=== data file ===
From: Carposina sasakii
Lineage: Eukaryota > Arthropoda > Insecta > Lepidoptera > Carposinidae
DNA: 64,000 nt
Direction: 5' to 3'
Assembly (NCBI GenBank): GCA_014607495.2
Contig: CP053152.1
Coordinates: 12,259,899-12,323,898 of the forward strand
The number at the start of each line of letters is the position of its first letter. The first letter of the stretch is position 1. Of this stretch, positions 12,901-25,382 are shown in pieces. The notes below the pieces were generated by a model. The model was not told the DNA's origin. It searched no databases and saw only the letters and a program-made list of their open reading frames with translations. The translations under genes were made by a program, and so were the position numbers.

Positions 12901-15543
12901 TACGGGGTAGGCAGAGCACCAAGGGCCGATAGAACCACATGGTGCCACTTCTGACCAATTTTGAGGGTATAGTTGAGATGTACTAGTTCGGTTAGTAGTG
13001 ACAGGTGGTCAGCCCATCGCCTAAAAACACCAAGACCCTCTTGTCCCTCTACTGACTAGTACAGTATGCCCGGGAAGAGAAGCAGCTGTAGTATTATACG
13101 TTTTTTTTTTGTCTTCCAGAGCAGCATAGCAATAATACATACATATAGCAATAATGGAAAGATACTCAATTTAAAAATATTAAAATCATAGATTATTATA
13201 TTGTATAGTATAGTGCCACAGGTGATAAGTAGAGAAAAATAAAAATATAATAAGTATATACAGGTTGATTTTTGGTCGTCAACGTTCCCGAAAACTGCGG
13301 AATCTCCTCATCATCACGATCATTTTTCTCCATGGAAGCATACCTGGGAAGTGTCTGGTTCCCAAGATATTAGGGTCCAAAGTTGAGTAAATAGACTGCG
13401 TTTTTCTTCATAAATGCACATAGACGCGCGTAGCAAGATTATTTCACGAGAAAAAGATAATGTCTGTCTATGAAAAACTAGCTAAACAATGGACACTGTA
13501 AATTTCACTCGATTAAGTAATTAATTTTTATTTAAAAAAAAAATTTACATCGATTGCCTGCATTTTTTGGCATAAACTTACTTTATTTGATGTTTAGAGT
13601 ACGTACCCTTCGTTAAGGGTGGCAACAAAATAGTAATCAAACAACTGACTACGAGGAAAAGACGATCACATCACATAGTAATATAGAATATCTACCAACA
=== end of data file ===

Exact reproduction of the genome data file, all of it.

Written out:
From: Carposina sasakii
Lineage: Eukaryota > Arthropoda > Insecta > Lepidoptera > Carposinidae
DNA: 64,000 nt
Direction: 5' to 3'
Assembly (NCBI GenBank): GCA_014607495.2
Contig: CP053152.1
Coordinates: 12,259,899-12,323,898 of the forward strand
The number at the start of each line of letters is the position of its first letter. The first letter of the stretch is position 1. Of this stretch, positions 12,901-25,382 are shown in pieces. The notes below the pieces were generated by a model. The model was not told the DNA's origin. It searched no databases and saw only the letters and a program-made list of their open reading frames with translations. The translations under genes were made by a program, and so were the position numbers.

Positions 12901-15543
12901 TACGGGGTAGGCAGAGCACCAAGGGCCGATAGAACCACATGGTGCCACTTCTGACCAATTTTGAGGGTATAGTTGAGATGTACTAGTTCGGTTAGTAGTG
13001 ACAGGTGGTCAGCCCATCGCCTAAAAACACCAAGACCCTCTTGTCCCTCTACTGACTAGTACAGTATGCCCGGGAAGAGAAGCAGCTGTAGTATTATACG
13101 TTTTTTTTTTGTCTTCCAGAGCAGCATAGCAATAATACATACATATAGCAATAATGGAAAGATACTCAATTTAAAAATATTAAAATCATAGATTATTATA
13201 TTGTATAGTATAGTGCCACAGGTGATAAGTAGAGAAAAATAAAAATATAATAAGTATATACAGGTTGATTTTTGGTCGTCAACGTTCCCGAAAACTGCGG
13301 AATCTCCTCATCATCACGATCATTTTTCTCCATGGAAGCATACCTGGGAAGTGTCTGGTTCCCAAGATATTAGGGTCCAAAGTTGAGTAAATAGACTGCG
13401 TTTTTCTTCATAAATGCACATAGACGCGCGTAGCAAGATTATTTCACGAGAAAAAGATAATGTCTGTCTATGAAAAACTAGCTAAACAATGGACACTGTA
13501 AATTTCACTCGATTAAGTAATTAATTTTTATTTAAAAAAAAAATTTACATCGATTGCCTGCATTTTTTGGCATAAACTTACTTTATTTGATGTTTAGAGT
13601 ACGTACCCTTCGTTAAGGGTGGCAACAAAATAGTAATCAAACAACTGACTACGAGGAAAAGACGATCACATCACATAGTAATATAGAATATCTACCAACA